• Has the burst to hit holes before linebackers can fill.
  • Can create his own yards with solid elusiveness and power.
  • Elite track record of ball security.


  • Fast enough, but can’t always get to the corner and may struggle against the speed of NFL defenses.
  • Reactive athleticism in space is inconsistent
  • Has the feet to stack jump cuts, but raw foot quickness isn’t high-end.
  • Solid-not-elite contact balance
  • Arrested in April of 2022 on a misdemeanor reckless driving offense.


Kenny McIntosh is an instinctual, competitive runner who will thrive in an inside zone scheme. While down on overall carries, McIntosh is a proven threat as a receiver while also having immense special teams experience. A 4-star recruit out of high school, McIntosh should arrive in the NFL with plenty of tread on his tires, playing a complementary role as a runner throughout his Georgia career.

McIntosh has nice size at 6’1, 210-pounds, and he has plenty of growth potential in his frame. His vision and feel for developing gaps is impressive, and he has the burst to hit them. While McIntosh’s long speed is adequate-not-elite, he’s able to create his own yards because of his above-average strength, elusiveness, and instincts relating to manipulation.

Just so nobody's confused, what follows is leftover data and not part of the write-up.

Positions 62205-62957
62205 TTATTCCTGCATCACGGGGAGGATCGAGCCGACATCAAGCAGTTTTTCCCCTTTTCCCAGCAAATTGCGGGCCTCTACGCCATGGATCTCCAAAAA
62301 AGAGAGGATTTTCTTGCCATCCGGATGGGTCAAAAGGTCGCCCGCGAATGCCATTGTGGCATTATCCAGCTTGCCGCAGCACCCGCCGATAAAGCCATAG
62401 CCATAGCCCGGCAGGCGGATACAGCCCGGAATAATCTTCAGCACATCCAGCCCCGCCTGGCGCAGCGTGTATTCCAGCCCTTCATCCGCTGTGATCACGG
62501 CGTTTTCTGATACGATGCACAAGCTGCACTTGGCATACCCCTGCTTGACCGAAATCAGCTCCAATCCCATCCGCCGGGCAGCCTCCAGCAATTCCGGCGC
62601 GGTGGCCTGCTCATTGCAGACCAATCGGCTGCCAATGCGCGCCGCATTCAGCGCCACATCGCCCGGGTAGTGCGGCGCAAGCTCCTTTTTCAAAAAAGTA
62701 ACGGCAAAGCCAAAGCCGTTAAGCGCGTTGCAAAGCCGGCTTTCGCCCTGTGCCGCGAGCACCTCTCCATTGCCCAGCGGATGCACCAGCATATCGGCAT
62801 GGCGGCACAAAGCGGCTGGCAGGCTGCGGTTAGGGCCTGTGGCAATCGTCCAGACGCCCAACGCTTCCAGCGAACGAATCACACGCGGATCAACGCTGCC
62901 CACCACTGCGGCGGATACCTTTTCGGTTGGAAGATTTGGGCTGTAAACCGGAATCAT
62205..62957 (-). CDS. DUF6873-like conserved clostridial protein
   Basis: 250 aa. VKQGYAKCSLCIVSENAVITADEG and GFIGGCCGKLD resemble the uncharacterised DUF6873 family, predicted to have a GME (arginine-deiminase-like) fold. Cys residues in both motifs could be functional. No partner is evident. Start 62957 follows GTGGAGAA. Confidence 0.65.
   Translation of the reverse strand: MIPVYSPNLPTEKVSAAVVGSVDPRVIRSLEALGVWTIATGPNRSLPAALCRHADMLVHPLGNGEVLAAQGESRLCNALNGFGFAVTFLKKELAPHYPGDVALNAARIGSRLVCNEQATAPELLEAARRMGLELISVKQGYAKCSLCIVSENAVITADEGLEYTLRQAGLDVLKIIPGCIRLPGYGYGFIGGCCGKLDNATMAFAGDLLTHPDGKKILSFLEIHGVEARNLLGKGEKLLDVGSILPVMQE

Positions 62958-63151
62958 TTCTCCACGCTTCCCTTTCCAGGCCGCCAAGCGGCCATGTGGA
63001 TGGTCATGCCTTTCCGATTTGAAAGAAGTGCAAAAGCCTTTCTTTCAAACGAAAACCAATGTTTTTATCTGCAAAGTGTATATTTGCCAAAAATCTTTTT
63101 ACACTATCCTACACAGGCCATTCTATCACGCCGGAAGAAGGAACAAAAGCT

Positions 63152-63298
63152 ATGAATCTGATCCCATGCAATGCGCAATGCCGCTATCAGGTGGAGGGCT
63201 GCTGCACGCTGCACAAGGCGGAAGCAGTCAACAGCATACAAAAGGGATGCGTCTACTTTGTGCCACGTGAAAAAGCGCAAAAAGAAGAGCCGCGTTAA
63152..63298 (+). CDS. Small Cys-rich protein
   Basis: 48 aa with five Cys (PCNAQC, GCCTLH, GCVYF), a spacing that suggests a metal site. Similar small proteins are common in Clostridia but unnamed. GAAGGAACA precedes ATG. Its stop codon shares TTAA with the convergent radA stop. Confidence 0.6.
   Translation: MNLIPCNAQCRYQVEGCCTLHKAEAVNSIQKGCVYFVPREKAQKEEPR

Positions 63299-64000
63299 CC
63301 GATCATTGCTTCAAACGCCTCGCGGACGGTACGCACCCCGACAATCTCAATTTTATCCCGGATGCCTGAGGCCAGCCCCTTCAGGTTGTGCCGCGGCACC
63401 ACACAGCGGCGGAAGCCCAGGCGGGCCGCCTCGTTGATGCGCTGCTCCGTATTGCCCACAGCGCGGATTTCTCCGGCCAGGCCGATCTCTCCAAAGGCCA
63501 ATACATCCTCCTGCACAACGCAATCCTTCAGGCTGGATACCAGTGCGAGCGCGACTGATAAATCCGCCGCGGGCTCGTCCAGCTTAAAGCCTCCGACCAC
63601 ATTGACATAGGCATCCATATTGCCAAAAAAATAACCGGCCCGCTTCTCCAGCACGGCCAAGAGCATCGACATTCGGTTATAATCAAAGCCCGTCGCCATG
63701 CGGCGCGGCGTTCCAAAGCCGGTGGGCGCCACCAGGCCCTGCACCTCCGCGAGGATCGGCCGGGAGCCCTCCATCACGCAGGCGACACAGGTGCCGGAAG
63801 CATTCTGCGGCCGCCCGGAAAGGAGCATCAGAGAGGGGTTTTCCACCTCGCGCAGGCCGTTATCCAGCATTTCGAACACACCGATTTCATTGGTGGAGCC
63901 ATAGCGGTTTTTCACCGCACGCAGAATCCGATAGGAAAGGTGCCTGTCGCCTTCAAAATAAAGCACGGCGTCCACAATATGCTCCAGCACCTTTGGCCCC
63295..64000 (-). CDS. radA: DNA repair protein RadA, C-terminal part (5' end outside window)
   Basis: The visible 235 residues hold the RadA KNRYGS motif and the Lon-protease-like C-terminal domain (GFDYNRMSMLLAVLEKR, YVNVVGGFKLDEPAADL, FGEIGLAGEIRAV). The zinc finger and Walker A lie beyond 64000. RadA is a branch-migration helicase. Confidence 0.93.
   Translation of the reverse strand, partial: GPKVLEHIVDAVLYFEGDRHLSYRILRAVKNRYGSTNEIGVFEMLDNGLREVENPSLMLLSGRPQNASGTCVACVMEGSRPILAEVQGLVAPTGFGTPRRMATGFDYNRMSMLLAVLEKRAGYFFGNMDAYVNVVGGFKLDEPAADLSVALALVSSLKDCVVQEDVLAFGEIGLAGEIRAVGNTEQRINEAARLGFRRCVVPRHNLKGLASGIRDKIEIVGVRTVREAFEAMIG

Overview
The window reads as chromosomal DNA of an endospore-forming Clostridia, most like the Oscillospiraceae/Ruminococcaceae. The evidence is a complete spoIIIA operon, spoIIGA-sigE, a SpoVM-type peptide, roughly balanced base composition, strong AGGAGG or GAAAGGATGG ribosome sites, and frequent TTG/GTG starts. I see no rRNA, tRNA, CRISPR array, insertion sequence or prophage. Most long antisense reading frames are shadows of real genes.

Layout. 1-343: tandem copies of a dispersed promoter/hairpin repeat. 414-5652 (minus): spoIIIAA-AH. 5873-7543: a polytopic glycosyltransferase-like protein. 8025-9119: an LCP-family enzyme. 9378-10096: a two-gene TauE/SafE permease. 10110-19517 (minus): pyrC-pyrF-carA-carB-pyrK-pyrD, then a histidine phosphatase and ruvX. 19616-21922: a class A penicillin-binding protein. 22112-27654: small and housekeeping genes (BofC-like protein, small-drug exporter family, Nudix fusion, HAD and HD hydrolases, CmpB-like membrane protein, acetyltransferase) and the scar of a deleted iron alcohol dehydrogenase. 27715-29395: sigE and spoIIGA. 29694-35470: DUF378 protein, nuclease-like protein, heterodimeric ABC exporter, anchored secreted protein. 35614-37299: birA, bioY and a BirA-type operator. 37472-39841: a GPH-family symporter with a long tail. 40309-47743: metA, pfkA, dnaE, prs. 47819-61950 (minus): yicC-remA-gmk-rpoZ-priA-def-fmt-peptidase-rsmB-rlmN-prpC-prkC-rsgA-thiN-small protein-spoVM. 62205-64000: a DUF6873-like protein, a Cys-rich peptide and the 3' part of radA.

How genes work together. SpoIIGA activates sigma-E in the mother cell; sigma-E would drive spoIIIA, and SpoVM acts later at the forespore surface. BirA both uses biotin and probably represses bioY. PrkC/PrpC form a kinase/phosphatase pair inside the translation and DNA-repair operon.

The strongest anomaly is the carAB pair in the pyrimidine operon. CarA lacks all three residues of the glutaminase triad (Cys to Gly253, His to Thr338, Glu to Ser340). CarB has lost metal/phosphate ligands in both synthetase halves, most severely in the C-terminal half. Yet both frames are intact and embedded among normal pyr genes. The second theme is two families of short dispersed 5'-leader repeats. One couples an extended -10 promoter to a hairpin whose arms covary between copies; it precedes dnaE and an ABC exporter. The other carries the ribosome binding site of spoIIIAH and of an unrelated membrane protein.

In conclusion, the Kenny McIntosh summer scouting report reveals a high-caliber pass catcher who should be able to contribute on third-and-fourth downs immediately in the NFL. McIntosh will have a bigger role in 2022 and must prove that he’s fast and athletic enough to become a feature running back.

Grade: 82.3 (Third Round)

Mike White Goes to Georgia

Mike White has been announced as the next head basketball coach for the University of Georgia Bulldogs. White is making an unprecedented move going directly to a rival while still under contract for the other school. However, White was more likely than not going to be fired by the University of Florida. White leaves Florida with a career record of 243-128. While at Florida, he was 142-88.

Mike White at Florida

In his seven seasons at the helm for the Gators, White went to an Elite Eight, had three second-round exits, and missed the tournament entirely three times. White has yet to win an SEC Championship, either regular season or tournament. White’s second season had him making the elite eight, and since then has not made it to the Sweet Sixteen. He has also failed to win 20 games each of the past three seasons.